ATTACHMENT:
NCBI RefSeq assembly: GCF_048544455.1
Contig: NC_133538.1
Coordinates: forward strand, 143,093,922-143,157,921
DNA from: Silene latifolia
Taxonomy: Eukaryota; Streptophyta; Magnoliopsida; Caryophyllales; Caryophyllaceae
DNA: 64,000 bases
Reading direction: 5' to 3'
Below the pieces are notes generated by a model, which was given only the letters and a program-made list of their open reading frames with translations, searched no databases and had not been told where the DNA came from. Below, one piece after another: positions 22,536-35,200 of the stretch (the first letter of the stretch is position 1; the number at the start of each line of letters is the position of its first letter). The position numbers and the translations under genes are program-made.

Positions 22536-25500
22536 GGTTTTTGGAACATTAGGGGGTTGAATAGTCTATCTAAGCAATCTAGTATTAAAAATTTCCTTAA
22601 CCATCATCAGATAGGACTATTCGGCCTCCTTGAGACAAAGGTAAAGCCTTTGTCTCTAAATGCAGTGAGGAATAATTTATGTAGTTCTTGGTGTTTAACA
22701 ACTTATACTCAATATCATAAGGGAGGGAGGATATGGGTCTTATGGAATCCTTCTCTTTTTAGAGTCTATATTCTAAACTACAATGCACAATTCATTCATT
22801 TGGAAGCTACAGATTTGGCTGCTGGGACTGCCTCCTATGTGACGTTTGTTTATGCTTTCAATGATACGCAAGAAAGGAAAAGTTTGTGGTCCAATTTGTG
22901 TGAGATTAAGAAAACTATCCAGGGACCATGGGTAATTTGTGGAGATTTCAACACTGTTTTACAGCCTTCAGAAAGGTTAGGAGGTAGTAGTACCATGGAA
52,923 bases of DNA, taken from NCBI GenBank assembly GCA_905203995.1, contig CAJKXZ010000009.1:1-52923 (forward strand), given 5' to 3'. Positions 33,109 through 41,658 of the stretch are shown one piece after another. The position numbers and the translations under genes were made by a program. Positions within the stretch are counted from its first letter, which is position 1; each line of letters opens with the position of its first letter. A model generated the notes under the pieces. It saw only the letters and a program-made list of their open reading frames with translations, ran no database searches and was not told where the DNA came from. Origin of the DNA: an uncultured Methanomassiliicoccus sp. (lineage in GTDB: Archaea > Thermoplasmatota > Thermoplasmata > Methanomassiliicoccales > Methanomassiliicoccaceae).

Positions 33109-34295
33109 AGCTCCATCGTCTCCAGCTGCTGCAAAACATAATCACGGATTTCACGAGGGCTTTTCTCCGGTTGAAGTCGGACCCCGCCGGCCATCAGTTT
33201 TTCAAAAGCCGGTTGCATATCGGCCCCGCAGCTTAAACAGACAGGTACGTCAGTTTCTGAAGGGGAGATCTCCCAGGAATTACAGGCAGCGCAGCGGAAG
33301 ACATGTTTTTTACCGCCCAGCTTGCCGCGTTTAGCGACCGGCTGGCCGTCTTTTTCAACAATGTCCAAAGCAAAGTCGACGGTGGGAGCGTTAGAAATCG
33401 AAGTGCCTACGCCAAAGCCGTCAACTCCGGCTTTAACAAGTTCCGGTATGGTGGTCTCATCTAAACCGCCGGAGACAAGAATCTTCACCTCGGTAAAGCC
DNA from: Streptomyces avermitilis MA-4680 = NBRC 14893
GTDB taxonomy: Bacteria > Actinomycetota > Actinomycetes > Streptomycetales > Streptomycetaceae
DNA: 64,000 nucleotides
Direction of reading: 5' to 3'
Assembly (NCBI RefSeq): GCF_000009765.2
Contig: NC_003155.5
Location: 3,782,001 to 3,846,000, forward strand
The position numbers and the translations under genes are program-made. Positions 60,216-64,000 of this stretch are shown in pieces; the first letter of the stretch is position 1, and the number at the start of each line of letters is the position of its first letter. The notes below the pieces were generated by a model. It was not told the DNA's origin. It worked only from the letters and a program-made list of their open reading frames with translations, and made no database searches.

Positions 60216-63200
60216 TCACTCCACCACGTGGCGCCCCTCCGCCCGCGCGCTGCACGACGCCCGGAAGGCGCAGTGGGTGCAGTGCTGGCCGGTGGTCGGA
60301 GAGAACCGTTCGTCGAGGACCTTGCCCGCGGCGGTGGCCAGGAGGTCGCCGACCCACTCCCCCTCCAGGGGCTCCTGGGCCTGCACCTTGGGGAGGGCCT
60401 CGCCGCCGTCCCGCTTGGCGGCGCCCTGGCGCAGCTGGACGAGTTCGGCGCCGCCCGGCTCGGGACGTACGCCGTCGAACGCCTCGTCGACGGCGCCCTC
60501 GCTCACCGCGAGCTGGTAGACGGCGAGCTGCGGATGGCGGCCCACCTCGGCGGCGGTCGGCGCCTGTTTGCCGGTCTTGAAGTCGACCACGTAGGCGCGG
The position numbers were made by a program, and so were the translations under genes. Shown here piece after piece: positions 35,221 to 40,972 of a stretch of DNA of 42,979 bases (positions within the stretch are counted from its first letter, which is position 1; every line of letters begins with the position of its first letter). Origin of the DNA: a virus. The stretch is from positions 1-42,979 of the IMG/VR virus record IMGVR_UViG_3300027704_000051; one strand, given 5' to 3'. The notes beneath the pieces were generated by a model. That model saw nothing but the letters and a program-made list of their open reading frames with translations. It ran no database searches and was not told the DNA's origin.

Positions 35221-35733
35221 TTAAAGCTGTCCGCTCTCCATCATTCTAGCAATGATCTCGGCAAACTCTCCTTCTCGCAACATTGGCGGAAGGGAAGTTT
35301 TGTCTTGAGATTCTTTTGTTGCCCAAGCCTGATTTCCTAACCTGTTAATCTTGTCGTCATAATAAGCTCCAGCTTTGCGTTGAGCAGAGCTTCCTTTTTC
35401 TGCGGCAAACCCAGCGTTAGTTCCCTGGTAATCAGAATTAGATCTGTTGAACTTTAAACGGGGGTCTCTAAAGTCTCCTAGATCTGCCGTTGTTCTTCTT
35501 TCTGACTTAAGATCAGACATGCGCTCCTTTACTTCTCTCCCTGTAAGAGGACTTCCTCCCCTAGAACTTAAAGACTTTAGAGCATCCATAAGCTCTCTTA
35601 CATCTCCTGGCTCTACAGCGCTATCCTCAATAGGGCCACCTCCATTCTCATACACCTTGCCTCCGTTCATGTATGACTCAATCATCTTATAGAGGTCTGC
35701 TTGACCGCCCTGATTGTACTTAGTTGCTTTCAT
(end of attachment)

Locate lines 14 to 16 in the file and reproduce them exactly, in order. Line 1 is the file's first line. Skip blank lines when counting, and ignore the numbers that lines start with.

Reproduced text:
22901 TGAGATTAAGAAAACTATCCAGGGACCATGGGTAATTTGTGGAGATTTCAACACTGTTTTACAGCCTTCAGAAAGGTTAGGAGGTAGTAGTACCATGGAA
52,923 bases of DNA, taken from NCBI GenBank assembly GCA_905203995.1, contig CAJKXZ010000009.1:1-52923 (forward strand), given 5' to 3'. Positions 33,109 through 41,658 of the stretch are shown one piece after another. The position numbers and the translations under genes were made by a program. Positions within the stretch are counted from its first letter, which is position 1; each line of letters opens with the position of its first letter. A model generated the notes under the pieces. It saw only the letters and a program-made list of their open reading frames with translations, ran no database searches and was not told where the DNA came from. Origin of the DNA: an uncultured Methanomassiliicoccus sp. (lineage in GTDB: Archaea > Thermoplasmatota > Thermoplasmata > Methanomassiliicoccales > Methanomassiliicoccaceae).

Positions 33109-34295